The recent surge in street homelessness is the most visible indictment of the UK’s current homelessness crisis. It elicits differing policy, media and public responses, which are read by post-revanchist and post-secular narratives as contradictory mixes of punitive and compassionate policy approaches. This project looks at how this complexity plays out at the local community level and investigates the under-researched topic of outdoor relief in the form of soup kitchens, resource distribution and grassroots outreach. Framed as transitory and mobile care, the case of Brighton & Hove is examined through undertaking a policy review, organisational mapping and participatory walking interviews with volunteers delivering this care. Drawing from critical spatial thinking and the mobilities paradigm, this research explores unevenness in the spaces of urban homelessness as a way of breaking into these apparent contradictory responses. It applies Lefebvre’s conceptual triad of the production of space to the narratives of responses to homelessness found in the literature and the findings of the narrative analysis of the interviews with care-giving volunteers. It argues that this unevenness can be understood as symptomatic of the fluid and intersecting aspects of space. Volunteer narratives reveal that transitory and mobile care is not a uniform phenomenon, creating unevenness in spaces of urban homelessness through the ways it constitutes ‘lived space’ and its interactions with ‘conceived’ and ‘perceived’ space. This project demonstrates the value of researching these local community responses to street homelessness and recommends further research into their multiple mobilities, differing temporal aspects and dialectical interactions with dominant policy responses.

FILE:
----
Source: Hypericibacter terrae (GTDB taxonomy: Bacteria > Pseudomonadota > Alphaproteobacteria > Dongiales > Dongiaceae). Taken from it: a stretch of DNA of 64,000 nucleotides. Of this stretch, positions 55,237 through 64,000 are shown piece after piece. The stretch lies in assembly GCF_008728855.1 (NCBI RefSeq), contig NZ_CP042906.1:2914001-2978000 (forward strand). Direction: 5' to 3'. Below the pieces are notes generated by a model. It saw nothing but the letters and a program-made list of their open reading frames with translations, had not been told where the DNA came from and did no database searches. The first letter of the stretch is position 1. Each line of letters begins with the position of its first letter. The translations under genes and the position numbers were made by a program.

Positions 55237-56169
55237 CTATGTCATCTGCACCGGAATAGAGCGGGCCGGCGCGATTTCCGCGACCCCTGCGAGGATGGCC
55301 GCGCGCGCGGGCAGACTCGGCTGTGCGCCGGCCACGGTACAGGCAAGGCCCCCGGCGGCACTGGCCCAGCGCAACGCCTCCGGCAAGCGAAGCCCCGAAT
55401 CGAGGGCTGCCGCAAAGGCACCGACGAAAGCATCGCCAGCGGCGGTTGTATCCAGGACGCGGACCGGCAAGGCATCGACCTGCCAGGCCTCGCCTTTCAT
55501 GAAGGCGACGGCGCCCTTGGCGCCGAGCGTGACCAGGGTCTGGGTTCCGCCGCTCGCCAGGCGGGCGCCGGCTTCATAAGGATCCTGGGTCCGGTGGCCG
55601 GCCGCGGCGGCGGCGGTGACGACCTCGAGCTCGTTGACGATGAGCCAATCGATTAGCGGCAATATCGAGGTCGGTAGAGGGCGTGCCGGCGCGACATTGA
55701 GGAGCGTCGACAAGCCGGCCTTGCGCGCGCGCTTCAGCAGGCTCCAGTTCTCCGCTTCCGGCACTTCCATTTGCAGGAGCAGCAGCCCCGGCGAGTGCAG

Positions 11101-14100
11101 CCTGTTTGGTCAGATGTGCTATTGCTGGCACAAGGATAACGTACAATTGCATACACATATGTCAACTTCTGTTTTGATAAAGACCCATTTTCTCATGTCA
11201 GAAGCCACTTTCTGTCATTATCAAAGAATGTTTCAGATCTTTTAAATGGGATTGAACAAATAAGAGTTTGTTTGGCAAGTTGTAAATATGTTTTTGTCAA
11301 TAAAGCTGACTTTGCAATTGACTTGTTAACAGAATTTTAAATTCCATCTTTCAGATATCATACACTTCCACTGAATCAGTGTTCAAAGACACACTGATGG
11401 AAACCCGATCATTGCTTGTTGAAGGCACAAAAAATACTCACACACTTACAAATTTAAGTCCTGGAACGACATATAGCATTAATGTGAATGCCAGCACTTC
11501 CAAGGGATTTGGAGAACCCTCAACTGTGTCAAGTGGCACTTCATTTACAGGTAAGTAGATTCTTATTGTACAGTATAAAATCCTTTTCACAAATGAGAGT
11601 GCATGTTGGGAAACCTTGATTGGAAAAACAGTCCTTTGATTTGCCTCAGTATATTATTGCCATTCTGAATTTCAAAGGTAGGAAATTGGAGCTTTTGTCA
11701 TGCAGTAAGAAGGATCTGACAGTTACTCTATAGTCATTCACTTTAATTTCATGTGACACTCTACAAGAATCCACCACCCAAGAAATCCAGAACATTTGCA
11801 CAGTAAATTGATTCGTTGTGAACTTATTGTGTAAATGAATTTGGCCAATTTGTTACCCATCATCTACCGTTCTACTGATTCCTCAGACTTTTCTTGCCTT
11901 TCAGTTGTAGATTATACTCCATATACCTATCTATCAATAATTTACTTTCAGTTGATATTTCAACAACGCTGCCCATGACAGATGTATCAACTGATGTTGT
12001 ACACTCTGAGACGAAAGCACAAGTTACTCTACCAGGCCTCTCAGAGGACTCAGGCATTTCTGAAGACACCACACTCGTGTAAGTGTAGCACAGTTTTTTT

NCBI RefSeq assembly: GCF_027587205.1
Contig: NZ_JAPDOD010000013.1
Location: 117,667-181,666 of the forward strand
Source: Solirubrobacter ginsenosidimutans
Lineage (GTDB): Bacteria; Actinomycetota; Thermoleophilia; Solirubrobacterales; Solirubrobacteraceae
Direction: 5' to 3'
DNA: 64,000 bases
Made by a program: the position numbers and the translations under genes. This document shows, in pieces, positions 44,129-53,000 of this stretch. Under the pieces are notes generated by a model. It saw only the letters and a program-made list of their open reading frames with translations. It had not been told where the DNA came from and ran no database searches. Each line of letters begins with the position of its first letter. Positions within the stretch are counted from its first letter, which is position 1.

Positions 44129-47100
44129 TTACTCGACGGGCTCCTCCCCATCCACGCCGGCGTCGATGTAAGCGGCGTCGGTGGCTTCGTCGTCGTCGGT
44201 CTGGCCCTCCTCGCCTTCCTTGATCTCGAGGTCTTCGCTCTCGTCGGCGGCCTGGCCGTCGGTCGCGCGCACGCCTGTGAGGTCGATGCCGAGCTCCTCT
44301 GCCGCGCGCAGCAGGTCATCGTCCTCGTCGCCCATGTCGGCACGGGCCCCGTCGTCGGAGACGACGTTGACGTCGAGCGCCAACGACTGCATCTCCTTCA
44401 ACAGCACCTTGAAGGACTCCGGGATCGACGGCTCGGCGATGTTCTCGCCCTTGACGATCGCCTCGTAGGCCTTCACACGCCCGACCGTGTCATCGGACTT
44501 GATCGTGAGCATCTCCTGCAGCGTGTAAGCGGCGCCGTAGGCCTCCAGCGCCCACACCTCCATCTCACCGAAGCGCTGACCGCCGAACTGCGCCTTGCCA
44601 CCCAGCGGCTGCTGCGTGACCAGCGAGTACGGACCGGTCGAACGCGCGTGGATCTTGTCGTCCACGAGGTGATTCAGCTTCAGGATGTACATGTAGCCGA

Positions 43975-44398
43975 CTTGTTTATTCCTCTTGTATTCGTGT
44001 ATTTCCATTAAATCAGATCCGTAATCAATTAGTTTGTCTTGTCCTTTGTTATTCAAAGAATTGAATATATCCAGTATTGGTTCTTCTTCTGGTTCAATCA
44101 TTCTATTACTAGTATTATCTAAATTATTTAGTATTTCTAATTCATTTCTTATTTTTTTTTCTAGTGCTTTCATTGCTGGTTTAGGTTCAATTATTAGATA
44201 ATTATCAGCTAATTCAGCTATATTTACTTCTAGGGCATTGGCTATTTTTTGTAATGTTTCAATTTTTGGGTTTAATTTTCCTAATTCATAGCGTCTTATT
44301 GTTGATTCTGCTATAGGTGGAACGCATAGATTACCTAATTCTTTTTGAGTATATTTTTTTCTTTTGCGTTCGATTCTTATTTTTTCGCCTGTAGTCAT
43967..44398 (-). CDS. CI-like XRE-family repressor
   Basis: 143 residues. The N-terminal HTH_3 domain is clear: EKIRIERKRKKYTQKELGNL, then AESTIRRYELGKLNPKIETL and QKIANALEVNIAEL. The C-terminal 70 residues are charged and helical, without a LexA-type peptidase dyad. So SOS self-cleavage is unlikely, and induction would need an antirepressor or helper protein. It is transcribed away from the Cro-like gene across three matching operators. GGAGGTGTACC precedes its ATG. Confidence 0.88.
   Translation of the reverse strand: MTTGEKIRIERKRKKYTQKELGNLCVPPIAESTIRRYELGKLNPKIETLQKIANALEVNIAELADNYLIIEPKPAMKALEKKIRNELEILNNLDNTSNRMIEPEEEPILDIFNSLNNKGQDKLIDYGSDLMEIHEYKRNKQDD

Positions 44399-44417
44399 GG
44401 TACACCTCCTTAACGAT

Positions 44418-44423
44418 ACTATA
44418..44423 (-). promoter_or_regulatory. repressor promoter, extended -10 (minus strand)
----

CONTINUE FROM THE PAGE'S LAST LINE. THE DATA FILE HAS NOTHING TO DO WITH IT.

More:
|Publication status||Published - 26 Jul 2019|